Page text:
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This document reflects commonly held beliefs based on scripture which have been endorsed by the church's Commission on Doctrinal Purity and the Executive Presbytery.
How does the Assemblies of God view personal Christian liberty as opposed to strict legalism?
The Assemblies of God, like most Christian groups, struggles to avoid the extremes of legalism and liberty/license. It is not hard to describe the biblical principles of Christian behavior, but the application of those principles sometimes leads people to one of two extremes.
Legalism is keeping man-made rules and regulations in order to earn salvation. The Ten Commandments are God-given enduring principles of right and wrong. But simply keeping those requirements does not by itself guarantee salvation, as the rich young ruler who claimed to have kept all the law found out (Luke 18:18-27). How much less will the keeping of dress codes and entertainment guidelines fall short of earning our salvation. Yet it is easy to fall into the trap of thinking that what we do or avoid doing will earn for us a place in Gods kingdom.
On the other hand, the Bible speaks of the freedom and liberty we have in Christ. Christian liberty, however, is not the freedom to do whatever one likes; it is the liberty one experiences when at salvation he is delivered from the bondage of sin. Paul advocated voluntary Christian discipline rather than either a legalized code of behavior or the freedom to do as one pleases. When speaking of Christian liberty, Paul qualifies the freedom by calling the Christian, in exercising his liberty, to be sensitive to those about him/her (the "weaker brother" of Romans 14,15).
Some Christians err toward the extreme of legalism while others fall into the error of libertinism, or being so free in Christ that they need pay no attention to accepted codes of morality or conduct. The Assemblies of God teaches that both extremes are wrong.
The Bylaws of the Assemblies of GodArticle IX, Section 2 (Legalism) and Section 6 (Worldliness) state the official teaching of the Fellowship on this question.
Section 2 (Legalism) explicitly disapproves of those who try to press "matters of conscience" (or private opinions) on others. The biblical example of "the eating or not eating of meats" is presented as an illustration of "a matter of conscience." The section furthermore disapproves of those who seek to add conditions to salvation and who seek to press such personal opinions as keeping the Sabbath on Saturday or Sunday.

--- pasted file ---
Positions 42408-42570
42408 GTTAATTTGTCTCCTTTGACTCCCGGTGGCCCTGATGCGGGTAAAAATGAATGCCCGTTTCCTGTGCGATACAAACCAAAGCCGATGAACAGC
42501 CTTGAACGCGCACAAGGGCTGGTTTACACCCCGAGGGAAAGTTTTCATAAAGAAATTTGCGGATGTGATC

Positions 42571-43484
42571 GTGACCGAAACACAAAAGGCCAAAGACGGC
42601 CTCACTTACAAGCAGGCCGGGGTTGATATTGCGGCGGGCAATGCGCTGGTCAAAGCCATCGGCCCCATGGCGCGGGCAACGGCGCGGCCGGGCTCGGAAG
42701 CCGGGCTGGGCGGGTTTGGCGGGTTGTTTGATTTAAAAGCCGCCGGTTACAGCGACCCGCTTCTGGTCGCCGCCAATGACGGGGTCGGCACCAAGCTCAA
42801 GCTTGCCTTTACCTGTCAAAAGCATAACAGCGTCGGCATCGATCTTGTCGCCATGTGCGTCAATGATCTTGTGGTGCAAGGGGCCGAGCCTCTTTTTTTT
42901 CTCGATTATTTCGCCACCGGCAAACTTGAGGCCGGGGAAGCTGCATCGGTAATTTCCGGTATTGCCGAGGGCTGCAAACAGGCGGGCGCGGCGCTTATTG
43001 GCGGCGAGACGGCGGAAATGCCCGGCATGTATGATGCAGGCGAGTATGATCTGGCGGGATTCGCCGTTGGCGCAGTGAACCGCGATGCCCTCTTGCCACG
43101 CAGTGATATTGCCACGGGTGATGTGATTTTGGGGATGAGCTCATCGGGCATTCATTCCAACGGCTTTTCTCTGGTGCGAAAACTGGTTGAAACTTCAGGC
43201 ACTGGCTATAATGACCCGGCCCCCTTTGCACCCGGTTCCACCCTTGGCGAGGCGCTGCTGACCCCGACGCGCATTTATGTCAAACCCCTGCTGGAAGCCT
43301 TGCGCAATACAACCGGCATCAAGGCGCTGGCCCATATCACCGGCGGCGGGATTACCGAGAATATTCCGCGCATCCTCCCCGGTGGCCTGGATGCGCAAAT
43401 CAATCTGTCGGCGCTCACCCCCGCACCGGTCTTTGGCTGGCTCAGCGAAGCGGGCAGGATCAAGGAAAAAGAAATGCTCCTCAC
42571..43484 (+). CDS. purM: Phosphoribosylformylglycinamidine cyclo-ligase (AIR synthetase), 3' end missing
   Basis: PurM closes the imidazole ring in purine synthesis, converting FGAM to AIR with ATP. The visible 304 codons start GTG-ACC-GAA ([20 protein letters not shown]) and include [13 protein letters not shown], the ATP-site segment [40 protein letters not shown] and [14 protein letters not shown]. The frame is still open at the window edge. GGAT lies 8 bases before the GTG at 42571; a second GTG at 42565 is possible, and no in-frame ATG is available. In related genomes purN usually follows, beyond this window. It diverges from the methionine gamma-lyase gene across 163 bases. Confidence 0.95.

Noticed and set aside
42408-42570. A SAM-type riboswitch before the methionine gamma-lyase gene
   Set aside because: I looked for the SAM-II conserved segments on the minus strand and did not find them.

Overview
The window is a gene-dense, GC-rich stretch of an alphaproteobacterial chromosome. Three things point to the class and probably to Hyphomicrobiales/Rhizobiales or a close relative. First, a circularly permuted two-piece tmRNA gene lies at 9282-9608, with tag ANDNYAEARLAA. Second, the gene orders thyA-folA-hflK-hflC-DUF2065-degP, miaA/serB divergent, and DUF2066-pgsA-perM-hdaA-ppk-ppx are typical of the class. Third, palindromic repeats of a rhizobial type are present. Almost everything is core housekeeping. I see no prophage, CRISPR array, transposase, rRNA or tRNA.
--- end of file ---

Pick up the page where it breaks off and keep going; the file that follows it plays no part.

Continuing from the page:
Section 6 (Worldliness) reaffirms the Assemblies of God adherence to Bible standards in view of the alarming erosion of national moral standards. Rather than listing a catalog of explicit activities, some of which might become confused in time with cultural issues, the statement reads, "We urge all believers to love not the world, neither the things that are in the world. . . . For all that is in the world, the lust of the flesh, the lust of the eyes, and the pride of life, is not of the Father, but is of the world" (1 John 2:15,16).
To make the definition of worldliness clearer without drawing up a list of rules and regulations, the statement notes that the Bible warns against participation in activities which defile the body, corrupt the mind and spirit, grow out of a preoccupation with pleasures or position or possessions, involve extreme behavior or unbecoming speech or inappropriate appearance, or tend to lessen ones affection for spiritual things (Luke 21:34,35; Romans 8:5-8; 12:1,2; 2 Corinthians 6:14-18; Ephesians 5:11; 1 Timothy 2:8-10; 4:12; James 4:4; 1 John 2:15-17; Titus 2:12).
Though some Christians may err on the side of legalism and others on the side of permissive license, the Assemblies of God maintains and teaches a biblical position that honors God out of a heart of loving obedience.
The above statement is based upon our common understanding of scriptural teaching. The official delineation of this position is found in General Council Bylaws, Article IX, Sections 2 & 6.
All Scripture quotations are from the New International Version (NIV) unless otherwise specified.